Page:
The Miser
The Miser is a comedy of manners about a rich moneylender named Harpagon. His feisty children long to escape from his penny-pinching household and marry their respective lovers. Although the 17th-century French upper classes presumably objected to the play's message, it is less savage and somewhat less realistic than Molière's earlier play, Tartuffe, which attracted a storm of criticism on its first performance. The play is also notable for the way in which it sends up certain theatrical conventions. Many comedies from the Elizabethan period and onwards contain asides which are delivered by characters to the audience and which the other actors ignore. In L'Avare, however, characters generally demand to know who exactly these asides are being delivered to. The play's ending is also self-consciously ridiculous, mocking the French idea of comedy to better the comical effect of the play and its parts, while still taking in hand the tragedy of Harpagon and his life.

Venue:
Directed by:
Written by:
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Cast & Characters:
The Experimental Theatre of Vassar College
Clinton J. Atkinson
George Lillo
February 26, 1970 (premiere)
Philip LeStrange (Cleante), Patricia Goldstone (Marianne), Alden Rockwell (Elise), Meryl Streep (Frosine)
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Production Notes
Vassar's Miscellany News reviewed this production after its premiere. "The Experimental Theater's production last weekend ot Moliere's "The Miser" raised some controversial questions that are still being discussed in French and drama classes. The recent visit of the Comedic Prancaise to New York made the difference between Moliere's and Vassar's conception of seventeenth century drama veryclear. That Molteie wrote "The Miser" as a comedy is obvious. As Mr. Falb pointed out in the program notes. Harpagon is an "exaggerated foolish old man" ...a "victim and buffoon," - but should that exaggeration constitute the totality of the experience.' It seems doubtful. judging from Moliere's other plays, that he intended all his characters to be caracatures, If he had. there would be little to watch save the humor of the clash of one-dimensional figures, the play would become a virtual cartoon.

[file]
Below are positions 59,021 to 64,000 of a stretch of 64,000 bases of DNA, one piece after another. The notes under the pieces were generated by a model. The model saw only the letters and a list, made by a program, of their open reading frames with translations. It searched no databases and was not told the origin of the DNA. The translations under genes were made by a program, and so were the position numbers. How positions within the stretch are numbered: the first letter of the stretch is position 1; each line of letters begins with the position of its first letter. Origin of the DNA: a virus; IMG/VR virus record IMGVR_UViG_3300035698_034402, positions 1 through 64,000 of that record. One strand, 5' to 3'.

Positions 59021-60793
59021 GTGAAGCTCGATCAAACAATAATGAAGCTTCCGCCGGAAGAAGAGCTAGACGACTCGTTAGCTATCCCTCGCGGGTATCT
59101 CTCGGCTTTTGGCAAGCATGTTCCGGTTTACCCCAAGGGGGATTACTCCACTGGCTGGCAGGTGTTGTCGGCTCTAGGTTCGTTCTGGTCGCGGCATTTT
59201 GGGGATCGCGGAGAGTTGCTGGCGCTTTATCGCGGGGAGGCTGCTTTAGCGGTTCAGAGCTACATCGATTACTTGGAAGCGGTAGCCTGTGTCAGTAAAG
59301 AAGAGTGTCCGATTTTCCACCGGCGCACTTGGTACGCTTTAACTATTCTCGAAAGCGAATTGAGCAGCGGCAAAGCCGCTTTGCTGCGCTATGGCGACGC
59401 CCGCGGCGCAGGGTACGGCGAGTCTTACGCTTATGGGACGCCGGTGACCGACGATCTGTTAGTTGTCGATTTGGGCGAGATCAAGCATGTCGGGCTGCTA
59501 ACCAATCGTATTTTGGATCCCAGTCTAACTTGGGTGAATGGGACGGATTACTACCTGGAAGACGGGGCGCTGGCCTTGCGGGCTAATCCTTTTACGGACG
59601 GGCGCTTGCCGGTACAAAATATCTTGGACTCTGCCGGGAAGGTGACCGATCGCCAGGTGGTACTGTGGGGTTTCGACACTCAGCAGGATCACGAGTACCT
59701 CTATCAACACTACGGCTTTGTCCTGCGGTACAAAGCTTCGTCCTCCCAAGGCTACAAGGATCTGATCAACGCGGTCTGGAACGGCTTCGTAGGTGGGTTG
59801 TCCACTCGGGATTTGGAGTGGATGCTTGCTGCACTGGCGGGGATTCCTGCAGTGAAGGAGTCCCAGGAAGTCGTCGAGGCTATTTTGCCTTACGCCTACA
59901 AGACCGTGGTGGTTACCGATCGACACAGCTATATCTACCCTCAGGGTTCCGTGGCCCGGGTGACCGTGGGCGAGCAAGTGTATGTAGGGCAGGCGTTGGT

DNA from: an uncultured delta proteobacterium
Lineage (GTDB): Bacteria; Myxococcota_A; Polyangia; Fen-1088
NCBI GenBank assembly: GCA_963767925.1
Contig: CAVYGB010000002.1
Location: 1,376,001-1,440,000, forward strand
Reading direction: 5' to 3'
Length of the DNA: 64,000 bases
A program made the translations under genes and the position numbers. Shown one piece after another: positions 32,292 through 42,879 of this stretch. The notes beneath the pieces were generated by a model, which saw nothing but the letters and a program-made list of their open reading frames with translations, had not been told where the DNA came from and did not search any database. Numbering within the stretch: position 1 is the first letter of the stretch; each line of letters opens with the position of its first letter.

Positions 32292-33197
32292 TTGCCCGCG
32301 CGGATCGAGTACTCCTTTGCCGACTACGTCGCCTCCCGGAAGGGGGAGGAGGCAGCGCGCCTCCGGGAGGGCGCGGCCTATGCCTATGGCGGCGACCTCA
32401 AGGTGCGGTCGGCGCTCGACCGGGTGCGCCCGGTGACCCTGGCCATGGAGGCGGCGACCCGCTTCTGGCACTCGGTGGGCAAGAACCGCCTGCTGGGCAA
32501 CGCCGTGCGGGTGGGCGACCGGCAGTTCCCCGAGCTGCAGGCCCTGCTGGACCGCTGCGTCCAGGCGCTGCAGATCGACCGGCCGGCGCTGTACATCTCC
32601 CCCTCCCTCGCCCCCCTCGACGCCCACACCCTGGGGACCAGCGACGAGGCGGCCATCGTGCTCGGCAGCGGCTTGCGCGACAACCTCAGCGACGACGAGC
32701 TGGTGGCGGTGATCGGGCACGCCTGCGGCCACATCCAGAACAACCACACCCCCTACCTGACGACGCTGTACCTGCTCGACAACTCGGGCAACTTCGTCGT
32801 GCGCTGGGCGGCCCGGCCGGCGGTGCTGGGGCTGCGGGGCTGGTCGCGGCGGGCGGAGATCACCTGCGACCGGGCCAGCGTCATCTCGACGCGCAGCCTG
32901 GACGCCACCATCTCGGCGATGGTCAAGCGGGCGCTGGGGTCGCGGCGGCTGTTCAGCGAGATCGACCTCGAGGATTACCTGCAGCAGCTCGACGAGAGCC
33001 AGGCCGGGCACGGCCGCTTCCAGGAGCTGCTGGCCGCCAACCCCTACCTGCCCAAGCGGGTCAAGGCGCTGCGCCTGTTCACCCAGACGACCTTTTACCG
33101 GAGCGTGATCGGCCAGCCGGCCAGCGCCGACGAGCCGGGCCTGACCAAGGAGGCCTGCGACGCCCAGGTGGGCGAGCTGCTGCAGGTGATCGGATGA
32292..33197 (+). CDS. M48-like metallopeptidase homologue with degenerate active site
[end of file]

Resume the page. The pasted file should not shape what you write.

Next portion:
In this play, Harpagon has a son and daughter who are both in love with inappropriate people. The son. Cleante (Philip L. Strange), wants Marianne, (Patricia Goldstone), the same girl that his father wants to marry. The daughter. Elise, (Alden Rockwell) loves a servant (who really isn't a servant) although she has already been promised to someone else. It seems that there is potential lor a more serious involvement with the plot on the part of the audience if both these characters were portrayed as credible. If Cleante were earnestly "in love" and we could take his distress seriously, then the clash between father and son would be at least interesting and the miser's ridiculous conduct would be better delineated and perhaps even funnier. As we experienced the situation last weekend, Cleante was almost as silly as the Miser. He interrupted his passionate declarations of love with lusty asides and burst into tears when he didn't get his own way. The presentation was funny but the question becomes - "Why do a play which is merely f u n n y"? and "Is it a fair representation of Moliere to reduce the play to farce"? The reported aim of Mr. Atkinson's production was "To make Vassar laugh." The play was to be a change of pace from the somber productions earlier in the year. It employed every conceivable way of getting laughs. The expected stylized speech and exaggerated manner as well as Moliere's favorite trick of having characters talk past each other, were very effectively done. For example, when Elise and Marianne talked to each other for the first time, they leaned forward, simultaneously chattering trite phrases in bright, sing-song voices. Clever devices such as trick furniture which opened out to reveal hidden money also enriched the humor. On the other hand, there were many gags which lacked a unity of style with the rest of the play. Frosine's (Meryl Streep) garter-flask and the rest of her overt sexuality seemed quite out of place. Nonetheless, as farce, "The Miser" was very successful and Vassar did laugh.
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